I am up to nearly 300 hours of cataloging effort and I have spent over $1000 on archiving materials. I may never recover for my time on a dollars per hour basis but it feels good to know I have saved these things from becoming lost or destroyed.
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Bedrock Of The Community
United States
12128 Posts
Posted 11/27/2010   10:10 am  Show Profile Bookmark this reply Add wt1 to your friends list  Get a Link to this Reply
Referring back to the postal cards and covers posted earlier, I found these engravings of two of the most prominent addressees noted on the cards...as they say, "a picture's worth a thousand words":




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Edited by wt1 - 11/27/2010 10:13 am
Rest in Peace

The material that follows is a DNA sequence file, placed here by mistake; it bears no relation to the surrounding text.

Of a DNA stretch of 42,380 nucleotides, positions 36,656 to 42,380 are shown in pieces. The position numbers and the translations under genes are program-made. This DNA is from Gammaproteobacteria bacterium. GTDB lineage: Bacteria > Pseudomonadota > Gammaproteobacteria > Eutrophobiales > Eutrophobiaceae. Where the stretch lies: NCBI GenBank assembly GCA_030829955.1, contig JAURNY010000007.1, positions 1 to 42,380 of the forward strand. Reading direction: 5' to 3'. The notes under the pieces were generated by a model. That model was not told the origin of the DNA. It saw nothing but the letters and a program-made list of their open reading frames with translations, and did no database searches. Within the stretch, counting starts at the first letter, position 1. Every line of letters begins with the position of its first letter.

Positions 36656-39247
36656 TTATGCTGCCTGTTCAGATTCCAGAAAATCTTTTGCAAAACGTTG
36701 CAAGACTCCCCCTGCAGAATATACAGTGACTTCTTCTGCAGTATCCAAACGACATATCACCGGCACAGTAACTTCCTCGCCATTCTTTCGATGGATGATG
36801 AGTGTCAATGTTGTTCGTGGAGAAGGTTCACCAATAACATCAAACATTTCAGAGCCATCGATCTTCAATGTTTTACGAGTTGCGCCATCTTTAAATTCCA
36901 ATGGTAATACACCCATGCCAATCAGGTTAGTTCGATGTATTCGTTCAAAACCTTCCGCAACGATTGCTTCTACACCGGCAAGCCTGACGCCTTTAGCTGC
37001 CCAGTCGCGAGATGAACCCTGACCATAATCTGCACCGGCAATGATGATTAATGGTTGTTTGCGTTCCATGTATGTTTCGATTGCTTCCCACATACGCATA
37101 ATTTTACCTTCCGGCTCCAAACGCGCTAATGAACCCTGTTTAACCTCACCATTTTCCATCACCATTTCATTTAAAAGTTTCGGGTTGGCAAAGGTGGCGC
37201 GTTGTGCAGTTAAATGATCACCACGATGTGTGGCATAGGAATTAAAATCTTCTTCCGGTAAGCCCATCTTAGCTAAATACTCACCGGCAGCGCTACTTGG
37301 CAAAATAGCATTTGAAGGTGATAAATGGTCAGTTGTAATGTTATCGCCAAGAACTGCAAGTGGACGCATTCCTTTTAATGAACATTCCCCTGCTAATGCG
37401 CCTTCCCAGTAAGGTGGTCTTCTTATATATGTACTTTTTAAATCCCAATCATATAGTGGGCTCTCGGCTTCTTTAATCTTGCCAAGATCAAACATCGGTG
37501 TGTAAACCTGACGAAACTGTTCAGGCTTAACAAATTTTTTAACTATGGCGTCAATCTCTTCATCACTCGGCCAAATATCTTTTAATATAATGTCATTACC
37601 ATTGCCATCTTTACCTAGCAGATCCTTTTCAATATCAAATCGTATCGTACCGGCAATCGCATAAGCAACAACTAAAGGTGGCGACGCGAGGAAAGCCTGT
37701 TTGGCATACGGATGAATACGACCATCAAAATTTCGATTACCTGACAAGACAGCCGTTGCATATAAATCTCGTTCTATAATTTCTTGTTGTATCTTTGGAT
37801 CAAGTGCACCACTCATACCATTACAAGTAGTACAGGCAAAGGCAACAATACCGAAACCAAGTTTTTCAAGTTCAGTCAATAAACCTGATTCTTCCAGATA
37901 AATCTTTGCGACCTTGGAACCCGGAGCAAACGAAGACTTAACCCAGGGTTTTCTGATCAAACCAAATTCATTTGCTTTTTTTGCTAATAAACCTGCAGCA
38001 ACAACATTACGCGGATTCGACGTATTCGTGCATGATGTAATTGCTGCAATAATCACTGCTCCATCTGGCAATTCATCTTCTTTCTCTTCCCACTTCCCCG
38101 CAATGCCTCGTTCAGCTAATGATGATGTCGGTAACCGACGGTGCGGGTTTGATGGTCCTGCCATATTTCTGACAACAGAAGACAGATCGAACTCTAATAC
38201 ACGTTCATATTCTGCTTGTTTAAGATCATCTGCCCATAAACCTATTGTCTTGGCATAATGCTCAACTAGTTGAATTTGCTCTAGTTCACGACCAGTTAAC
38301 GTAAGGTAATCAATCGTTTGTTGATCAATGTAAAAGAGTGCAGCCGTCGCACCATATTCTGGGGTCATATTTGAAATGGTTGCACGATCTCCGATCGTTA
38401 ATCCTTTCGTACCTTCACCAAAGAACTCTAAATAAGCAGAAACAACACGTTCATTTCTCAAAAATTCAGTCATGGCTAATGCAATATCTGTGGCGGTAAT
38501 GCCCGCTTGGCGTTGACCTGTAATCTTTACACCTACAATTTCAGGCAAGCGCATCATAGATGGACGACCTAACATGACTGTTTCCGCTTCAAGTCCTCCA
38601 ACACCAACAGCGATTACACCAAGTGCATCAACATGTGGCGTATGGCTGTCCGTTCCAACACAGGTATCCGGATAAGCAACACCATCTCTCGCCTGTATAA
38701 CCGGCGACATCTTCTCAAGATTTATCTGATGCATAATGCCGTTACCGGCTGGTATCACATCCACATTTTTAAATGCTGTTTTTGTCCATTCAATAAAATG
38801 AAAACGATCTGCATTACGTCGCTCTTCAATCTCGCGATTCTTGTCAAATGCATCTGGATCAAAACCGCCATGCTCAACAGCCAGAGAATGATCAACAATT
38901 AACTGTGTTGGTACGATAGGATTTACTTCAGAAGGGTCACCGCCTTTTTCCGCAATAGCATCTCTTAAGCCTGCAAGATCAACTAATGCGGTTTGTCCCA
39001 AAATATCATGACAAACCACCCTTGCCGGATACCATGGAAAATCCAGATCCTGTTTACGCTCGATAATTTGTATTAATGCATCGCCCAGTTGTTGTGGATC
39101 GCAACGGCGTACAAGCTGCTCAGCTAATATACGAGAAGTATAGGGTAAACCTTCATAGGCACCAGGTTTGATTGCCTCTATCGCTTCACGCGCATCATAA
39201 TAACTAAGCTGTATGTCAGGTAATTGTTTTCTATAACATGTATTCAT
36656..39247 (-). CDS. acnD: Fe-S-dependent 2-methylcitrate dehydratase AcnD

Canada
6750 Posts
Posted 11/27/2010   10:46 am  Show Profile Bookmark this reply Add Puzzler to your friends list  Get a Link to this Reply

Quote:
On one page of the Varieties book some newer plate number blocks have glued themselves onto a page over several varieties of the 1861-62 3 cent Washington. I do not dare peel these off.


You could try putting these in a freezer for a couple days (or longer). Sometimes this will 'pop' the stamps apart.


Fascinating inventory. This would all make a great picture book, for those of us unable to hope to have anything like it.
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Pillar Of The Community
750 Posts
Posted 11/27/2010   11:19 am  Show Profile Bookmark this reply Add Edwin to your friends list  Get a Link to this Reply
Swamperbob, it is amazing luck you were the one to find this collection so far it sounds as if your doing a heroic job at saving what sounds like a amazing collection in a dire situation.
for every stamp and cover you can't save think of the ones you do, and where this collection would have ended without your work.

also there are many of us that need page fillers and are not as concerned with condition. so if your going to throw some badly damaged stamps out, please consider offering them for sale here.